Virtual wireless

Trapeze goes virtual in a bid to simplify access and administration in wireless networks for mixed-use environments including transportation hubs, shopping malls and colleges and universities.

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By  Simon Duddy Published  November 25, 2004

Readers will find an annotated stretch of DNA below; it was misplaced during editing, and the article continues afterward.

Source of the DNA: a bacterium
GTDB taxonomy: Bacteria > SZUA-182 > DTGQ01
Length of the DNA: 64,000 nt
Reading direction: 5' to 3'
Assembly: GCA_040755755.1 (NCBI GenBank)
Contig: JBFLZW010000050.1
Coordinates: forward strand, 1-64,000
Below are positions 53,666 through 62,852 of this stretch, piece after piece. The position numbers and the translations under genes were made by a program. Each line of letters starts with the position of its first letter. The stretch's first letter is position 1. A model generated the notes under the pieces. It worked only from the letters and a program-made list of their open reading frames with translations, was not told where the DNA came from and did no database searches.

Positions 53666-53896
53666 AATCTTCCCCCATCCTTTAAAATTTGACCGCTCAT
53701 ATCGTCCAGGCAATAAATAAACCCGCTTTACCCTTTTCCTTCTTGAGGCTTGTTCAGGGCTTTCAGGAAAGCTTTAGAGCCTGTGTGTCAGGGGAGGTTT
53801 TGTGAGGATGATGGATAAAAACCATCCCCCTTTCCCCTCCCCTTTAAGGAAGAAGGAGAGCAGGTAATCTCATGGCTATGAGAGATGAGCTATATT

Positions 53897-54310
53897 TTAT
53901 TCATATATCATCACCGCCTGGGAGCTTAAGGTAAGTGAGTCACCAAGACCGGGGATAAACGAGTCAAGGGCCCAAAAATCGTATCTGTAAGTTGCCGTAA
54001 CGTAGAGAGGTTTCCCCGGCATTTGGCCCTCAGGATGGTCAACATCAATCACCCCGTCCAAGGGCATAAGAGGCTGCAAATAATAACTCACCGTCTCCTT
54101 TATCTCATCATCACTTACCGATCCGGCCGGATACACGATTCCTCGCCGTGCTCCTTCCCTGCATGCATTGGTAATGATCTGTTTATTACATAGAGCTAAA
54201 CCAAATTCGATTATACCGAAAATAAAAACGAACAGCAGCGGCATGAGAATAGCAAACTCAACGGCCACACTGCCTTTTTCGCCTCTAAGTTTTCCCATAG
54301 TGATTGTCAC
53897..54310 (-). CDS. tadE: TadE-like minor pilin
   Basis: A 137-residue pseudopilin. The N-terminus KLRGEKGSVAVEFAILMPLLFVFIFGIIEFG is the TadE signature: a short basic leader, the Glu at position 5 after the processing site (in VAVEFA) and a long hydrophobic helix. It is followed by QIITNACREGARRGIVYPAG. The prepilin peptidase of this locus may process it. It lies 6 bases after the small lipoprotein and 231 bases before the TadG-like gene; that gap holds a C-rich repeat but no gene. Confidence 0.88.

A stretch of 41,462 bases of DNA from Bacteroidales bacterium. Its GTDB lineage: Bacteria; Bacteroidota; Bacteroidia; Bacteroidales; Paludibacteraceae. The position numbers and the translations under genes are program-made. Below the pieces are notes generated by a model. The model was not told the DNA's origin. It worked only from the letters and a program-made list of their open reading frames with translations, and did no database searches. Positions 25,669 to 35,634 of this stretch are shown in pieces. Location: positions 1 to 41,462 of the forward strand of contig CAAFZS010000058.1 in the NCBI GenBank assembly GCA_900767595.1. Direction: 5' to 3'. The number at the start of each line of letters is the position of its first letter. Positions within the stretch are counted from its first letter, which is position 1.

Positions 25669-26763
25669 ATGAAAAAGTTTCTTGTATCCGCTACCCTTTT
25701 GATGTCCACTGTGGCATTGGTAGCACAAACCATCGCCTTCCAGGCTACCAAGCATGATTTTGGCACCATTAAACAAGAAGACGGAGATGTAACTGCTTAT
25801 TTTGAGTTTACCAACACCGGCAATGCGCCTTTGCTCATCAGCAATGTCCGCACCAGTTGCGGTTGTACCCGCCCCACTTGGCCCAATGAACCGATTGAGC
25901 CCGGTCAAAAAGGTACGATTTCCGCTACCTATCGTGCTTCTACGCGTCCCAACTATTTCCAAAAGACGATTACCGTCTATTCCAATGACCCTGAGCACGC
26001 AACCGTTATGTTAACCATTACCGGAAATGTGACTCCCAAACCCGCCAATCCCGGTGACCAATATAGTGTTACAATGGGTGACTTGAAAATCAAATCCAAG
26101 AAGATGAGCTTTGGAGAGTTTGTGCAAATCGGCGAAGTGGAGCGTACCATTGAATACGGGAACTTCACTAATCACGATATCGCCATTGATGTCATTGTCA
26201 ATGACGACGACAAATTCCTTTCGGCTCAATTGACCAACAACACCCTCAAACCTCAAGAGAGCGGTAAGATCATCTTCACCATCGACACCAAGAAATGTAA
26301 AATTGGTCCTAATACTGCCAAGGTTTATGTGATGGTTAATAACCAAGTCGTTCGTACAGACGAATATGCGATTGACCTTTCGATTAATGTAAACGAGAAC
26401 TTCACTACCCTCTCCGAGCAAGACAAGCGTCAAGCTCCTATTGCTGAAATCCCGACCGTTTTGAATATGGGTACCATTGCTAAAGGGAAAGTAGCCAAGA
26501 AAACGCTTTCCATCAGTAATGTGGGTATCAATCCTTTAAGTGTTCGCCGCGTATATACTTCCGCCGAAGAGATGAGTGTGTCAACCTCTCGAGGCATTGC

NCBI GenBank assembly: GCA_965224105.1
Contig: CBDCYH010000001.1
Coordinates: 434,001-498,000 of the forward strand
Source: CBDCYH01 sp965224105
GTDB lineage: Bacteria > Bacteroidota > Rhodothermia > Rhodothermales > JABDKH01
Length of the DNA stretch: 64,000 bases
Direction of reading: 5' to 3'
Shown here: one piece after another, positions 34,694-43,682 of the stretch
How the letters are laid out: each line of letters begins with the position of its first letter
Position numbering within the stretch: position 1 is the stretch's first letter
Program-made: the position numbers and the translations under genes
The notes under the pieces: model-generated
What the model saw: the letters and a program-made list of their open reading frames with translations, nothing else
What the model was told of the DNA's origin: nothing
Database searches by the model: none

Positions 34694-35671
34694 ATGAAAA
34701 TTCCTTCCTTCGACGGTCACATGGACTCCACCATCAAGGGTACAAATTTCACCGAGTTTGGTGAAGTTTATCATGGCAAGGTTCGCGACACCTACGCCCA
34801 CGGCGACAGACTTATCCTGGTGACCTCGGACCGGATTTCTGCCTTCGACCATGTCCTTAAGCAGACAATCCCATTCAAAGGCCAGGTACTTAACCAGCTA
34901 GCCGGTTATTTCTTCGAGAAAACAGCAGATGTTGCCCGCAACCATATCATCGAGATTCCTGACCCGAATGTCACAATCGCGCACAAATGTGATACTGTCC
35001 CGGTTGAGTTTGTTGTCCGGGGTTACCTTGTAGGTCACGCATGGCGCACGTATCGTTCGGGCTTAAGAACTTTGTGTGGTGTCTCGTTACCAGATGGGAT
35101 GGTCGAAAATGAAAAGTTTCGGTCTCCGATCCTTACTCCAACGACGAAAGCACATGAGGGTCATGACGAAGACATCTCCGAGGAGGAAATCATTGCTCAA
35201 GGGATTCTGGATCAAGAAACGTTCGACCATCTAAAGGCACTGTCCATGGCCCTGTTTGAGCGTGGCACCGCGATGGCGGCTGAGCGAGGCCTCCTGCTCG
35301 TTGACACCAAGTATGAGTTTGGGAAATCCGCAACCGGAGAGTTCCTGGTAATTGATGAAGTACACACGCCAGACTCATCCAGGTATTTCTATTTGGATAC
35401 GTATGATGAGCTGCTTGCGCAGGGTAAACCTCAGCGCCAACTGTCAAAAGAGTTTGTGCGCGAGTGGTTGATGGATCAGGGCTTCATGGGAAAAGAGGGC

American Wireless local area networking (WLAN) manufacturer Trapeze Networks has upgraded its Mobility System Software to enable a new model of wireless deployment. Using virtual service sets, networks built with Trapeze equipment can deliver public and private WLAN services anywhere, over a single infrastructure to different constituencies while securing and isolating each group’s traffic and controlling where they roam and the resources they use. Trapeze Web Services for Wireless, another new feature set, is a complete package of browser based services for authenticating users and precisely regulating their access to network resources, accounting for network usage, and offering advertising and promotional services. Trapeze is also delivering a guest provisioning application that makes it simple to enable visitor access to a wireless network. These new capabilities are targeted at mixed-use environments including: transportation hubs such as airports and rail stations, shopping malls, colleges and universities, and multi-tenant commercial and residential properties. Virtual service sets allow a wireless network to be virtualised so disparate services can coexist on the same wireless infrastructure. Each component that comprises a service is configured separately: “We have found Trapeze’s Virtual Service Sets to be a very useful tool in our network,” says Chris Hessing, Head of Networking at the J. Willard Marriott Library at the University of Utah. “One way we use them is to provide the 802.1X client plug-ins that our users need. In certain areas of the building we broadcast both a secure and insecure network. The insecure network is restricted to getting information and software to connect to the secure network. This helps us eliminate the chicken and the egg problem of providing 802.1X software over the network, but requiring 802.1X to get it,” he adds.

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